This Artwork Changed My Life is a fortnightly series of personal essays that share the stories of life-changing encounters with art.
I was small enough to be picked up to see the painting, held comfortably in my father’s arms. It was a good print, in a good frame, hanging on the wall in my grandmother’s dining room. It is the first artwork I can remember really being aware of, and I loved it.
The painting was Luncheon of the Boating Party, painted by Pierre-Auguste Renoir, in 1881. Although I’m not sure I would’ve absorbed any of those details, not sure I would’ve understood the words “luncheon” or “boating party”.
I do remember my dad explaining (presumably later on) what an Impressionist was, and that he and his mother liked them. How they captured the world in soft, flurrying marks. The radical way they used the colours they actually saw in nature, not just the ones they expected to see.
I decided I liked the Impressionists too. I would look through my grandmother’s big books of their work, deciding loftily which I cared for. I was encouraged in this, was bought paints of my own and was taken to galleries on holidays.
“No single work has to encapsulate the totality of who I am anymore. I think I just like this painting”
The massive, abstracting late Monets at the Royal Academy blew my mind when I was 13, and I copied Cezanne’s apples and pears for coursework at secondary school. But it was always Luncheon of the Boating Party that I loved most. At some point, my parents gave me a mini print of it for the wall of my childhood bedroom.
This painting bristles with life. It tells a story. In fact, it tells many, and I think that’s what first entranced me as a child. I loved books, and illustrated books especially, but here was a picture so delicately detailed that you could work out your own story within it. It didn’t seem static or posed or fixed. Instead, it was full of people interacting and in conversation. I remember my dad teaching me to look at all the different eyelines in the painting.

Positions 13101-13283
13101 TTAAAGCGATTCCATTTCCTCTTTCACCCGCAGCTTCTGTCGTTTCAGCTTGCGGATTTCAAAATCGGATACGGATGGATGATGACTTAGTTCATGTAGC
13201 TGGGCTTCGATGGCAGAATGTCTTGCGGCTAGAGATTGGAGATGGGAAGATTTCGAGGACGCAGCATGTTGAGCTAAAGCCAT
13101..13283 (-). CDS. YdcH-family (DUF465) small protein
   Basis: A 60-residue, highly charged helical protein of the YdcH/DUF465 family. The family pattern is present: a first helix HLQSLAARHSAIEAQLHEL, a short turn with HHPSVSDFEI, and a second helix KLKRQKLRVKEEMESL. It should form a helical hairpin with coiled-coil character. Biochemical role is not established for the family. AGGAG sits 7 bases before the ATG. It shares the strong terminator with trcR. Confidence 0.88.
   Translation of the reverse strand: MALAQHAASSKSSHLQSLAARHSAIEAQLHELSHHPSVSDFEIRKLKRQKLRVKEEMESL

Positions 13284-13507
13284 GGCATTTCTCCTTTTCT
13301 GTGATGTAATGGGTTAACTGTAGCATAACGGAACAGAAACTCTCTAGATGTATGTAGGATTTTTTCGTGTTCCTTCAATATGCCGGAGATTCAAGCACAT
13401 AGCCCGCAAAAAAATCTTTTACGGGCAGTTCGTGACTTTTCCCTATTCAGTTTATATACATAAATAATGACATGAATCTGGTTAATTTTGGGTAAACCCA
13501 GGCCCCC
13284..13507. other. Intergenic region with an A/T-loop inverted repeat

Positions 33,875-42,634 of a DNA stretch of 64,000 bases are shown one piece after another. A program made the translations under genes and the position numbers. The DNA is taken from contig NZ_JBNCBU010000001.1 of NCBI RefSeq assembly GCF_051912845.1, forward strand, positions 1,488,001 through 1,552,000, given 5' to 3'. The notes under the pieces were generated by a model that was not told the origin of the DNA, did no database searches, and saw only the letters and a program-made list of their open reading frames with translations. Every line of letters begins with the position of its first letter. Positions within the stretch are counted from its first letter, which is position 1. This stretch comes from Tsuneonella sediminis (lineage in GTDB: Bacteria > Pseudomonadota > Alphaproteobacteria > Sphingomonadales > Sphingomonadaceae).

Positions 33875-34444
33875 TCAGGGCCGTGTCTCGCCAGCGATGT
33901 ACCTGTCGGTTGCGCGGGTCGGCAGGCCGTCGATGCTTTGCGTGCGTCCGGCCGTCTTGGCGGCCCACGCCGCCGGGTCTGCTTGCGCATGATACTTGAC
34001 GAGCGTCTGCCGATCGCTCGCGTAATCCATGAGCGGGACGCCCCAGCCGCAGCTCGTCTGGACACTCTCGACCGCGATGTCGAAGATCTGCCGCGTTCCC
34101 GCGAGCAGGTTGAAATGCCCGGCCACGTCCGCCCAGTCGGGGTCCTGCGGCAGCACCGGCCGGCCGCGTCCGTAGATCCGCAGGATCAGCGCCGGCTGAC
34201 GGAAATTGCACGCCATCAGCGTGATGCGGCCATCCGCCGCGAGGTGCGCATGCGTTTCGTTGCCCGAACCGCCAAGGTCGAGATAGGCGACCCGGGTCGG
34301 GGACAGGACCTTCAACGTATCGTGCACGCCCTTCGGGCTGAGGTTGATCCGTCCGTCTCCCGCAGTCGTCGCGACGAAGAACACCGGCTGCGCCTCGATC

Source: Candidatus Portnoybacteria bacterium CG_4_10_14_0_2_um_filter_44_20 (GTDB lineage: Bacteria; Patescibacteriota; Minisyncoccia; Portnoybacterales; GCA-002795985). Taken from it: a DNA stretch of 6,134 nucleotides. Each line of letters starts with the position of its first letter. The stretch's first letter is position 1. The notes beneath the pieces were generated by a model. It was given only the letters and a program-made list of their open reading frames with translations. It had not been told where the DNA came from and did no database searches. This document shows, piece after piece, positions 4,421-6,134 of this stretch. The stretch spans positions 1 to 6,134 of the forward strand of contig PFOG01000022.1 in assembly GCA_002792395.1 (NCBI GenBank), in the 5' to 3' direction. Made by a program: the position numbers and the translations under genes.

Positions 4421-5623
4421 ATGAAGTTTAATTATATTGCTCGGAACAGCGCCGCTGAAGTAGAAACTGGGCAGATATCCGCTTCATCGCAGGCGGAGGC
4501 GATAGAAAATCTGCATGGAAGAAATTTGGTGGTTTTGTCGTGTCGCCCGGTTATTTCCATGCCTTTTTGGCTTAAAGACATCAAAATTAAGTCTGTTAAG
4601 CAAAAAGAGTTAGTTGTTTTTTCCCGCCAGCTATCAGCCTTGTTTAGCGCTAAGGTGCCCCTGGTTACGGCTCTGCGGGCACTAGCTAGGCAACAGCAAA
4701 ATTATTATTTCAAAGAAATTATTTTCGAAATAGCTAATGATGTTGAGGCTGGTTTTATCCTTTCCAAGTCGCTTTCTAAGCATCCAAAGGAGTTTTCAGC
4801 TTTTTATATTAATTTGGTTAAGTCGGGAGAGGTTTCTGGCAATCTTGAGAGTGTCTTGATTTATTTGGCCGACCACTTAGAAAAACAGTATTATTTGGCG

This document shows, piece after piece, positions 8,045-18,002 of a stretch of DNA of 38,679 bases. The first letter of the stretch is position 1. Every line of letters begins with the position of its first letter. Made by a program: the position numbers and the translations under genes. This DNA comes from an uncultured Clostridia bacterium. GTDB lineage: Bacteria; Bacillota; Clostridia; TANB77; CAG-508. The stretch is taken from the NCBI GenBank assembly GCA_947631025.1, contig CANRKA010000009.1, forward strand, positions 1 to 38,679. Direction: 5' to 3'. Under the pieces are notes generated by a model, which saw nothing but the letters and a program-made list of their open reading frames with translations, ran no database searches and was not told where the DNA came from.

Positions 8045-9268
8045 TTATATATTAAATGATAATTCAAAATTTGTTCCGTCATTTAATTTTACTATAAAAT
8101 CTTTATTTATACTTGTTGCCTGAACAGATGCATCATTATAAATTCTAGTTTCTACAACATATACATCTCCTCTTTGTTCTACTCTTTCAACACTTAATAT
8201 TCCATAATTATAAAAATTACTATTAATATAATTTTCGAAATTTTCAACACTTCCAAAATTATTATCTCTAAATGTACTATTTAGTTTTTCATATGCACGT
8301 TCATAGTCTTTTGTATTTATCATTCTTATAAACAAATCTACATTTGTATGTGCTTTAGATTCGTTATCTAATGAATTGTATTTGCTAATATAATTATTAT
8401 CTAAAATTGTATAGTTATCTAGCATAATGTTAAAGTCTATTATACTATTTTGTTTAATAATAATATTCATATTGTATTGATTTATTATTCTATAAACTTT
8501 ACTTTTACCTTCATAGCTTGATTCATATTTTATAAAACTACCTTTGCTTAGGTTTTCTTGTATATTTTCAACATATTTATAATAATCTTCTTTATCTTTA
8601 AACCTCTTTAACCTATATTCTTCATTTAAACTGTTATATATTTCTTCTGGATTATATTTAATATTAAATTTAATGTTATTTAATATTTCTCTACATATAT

If you follow the gaze of these characters, it reveals more crosswired desires than an episode of Love Island. Men woo women, who are amused, or overwhelmed, or disdainful. One man tries to engage a woman clearly more interested in another man, who in turn gazes into the distance. Another woman is just interested in her dog.
Even if, as a little kid, I was oblivious as to the exact nature of many of the desires shooting between Renoir’s subjects, I was still transfixed by them. Who will they choose? What are they talking about, or daydreaming about? Is a small dog, in fact, the best company a woman can get?
“Luncheon of the Boating Party bristles with life. It tells a story. In fact, it tells many”
Following their eyelines was always where I started. But I can’t remember when it was, exactly, that I realised no-one in the picture is getting what they want (except maybe the lady with the dog). For what looks like a jolly occasion (all those glinting, pretty bottles and fruit, that filigree, flickering lace and river-water!) there is also a certain weariness. Frustration prickles through the scene.
Renoir captures the tingling possibilities of intimate conversation, but also how we often merely strain for connection. He captures how we all (but especially women) politely listen to a lot of crap at parties. There’s as much detachment here as there is flirting.
As you can probably tell, I haven’t got bored of this painting yet. I still can’t pin it all down. Unfortunately, nor could that male character who appeared in Amelie, the 2001 French rom-com. Do you remember that scene in the film? The lonely old painter in the same apartment building as the also-lonely Amelie repaints Luncheon of the Boating Party every year, but can never get the woman with the glass right. His role (and the film as a whole) preaches a message about the value of human connection, but I’m not sure this painting is a great advertisement for it.